2021 — A year of Purpose. A year of Pivot
In 2021 all of us lived through our second year of covid times. In addition, I turned 50 years old. It was an incredible milestone for someone who wasn’t expected to live past 12. Up until this point, I was always asking myself, “What Do I want to be when I grow up?”. Realizing how precious time is, I started asking myself, “How do I want to leave the world when I’m no longer here?”. I realize how grateful I was to be born with cerebral palsy as it made me the person why was and how lucky I was to have the people I do in my life. Until that point, I did not think much about my cerebral palsy, except it was something that I felt I had to be or overcome. Turning 50, maybe realize who I became was living with it, now I wanted to embrace it.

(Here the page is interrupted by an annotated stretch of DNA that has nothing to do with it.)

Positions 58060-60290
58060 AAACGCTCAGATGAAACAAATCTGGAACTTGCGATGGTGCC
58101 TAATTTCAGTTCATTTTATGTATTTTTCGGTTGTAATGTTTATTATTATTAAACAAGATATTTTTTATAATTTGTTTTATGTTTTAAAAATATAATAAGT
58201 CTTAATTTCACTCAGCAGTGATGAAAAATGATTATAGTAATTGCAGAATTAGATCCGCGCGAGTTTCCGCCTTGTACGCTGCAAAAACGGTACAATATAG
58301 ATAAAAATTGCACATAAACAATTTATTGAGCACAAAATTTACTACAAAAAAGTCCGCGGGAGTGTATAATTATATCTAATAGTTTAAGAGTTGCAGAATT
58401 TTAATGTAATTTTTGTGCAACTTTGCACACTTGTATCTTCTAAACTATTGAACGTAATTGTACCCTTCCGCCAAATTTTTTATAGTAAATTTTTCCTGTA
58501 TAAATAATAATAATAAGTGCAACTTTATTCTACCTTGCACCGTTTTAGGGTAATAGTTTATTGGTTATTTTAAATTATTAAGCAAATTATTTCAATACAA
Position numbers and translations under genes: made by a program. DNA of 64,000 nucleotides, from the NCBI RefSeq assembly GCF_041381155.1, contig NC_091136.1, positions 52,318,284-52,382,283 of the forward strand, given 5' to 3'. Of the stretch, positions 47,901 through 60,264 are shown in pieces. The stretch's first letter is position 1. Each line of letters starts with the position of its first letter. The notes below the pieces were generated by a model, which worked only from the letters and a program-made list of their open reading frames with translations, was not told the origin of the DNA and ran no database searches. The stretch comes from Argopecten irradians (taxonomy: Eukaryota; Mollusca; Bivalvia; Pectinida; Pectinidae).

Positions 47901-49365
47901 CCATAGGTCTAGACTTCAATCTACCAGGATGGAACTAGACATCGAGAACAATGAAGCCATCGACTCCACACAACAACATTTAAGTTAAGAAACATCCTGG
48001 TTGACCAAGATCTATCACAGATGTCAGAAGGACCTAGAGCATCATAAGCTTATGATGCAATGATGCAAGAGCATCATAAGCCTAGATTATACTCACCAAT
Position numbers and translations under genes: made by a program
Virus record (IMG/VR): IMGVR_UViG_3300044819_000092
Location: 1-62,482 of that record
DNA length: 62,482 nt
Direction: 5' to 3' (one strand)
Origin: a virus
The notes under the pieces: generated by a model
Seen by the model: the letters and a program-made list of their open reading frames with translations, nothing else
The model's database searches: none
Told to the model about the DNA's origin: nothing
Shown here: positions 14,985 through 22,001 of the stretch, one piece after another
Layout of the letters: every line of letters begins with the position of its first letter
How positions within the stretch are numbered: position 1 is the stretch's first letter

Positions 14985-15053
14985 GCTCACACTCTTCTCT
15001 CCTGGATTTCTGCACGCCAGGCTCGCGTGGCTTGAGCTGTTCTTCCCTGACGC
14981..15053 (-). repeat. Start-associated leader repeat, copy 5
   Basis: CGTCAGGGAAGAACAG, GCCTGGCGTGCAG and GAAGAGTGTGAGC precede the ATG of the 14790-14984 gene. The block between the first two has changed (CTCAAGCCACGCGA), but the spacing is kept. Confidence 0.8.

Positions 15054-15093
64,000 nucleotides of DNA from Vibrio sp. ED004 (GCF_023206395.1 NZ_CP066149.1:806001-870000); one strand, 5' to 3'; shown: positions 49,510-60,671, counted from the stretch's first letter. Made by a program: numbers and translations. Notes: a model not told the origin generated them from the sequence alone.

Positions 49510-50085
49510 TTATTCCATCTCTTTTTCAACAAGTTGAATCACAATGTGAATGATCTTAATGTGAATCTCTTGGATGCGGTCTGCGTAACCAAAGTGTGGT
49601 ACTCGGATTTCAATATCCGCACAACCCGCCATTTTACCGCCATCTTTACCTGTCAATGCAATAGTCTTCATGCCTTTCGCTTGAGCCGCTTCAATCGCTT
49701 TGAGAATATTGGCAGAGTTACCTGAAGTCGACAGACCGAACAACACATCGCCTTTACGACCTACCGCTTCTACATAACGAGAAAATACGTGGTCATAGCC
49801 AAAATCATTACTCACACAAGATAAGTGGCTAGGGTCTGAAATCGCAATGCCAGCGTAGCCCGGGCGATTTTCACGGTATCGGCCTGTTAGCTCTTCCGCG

My wife Kelly was so awesome. Although we cannot have your traditional birthday party at 50, she arranged to have all my close friends flood me with videos wishing me a happy birthday. Some of those were funny, and some of them made me tear up. All of them made me realize how fortunate I am to have those people in my life.
In February, I learned that I received the King Clancy award in 2021. This brought out awareness of how much I can impact others who have a disability. Little did I know, this would be the spark that would inspire me to shift my career.
“You have been chosen because of your immense contribution to bettering the lives of persons with disabilities. Your inspiring leadership and advocacy have made a great difference.”
The best part of winning was this message I received - “Dave, you broke a very real glass ceiling for me and many others… How many bank executives are there that are out about their disabilities or have visible disabilities? I can tell you, not many. Also, how many women with disabilities sit at executive levels in any bank? Even fewer; so, the fact that you have gotten to where you are and still have the energy to advocate and open more doors for others is something to be very proud of. The generations that come after us, I hope, won’t have to fight so hard.”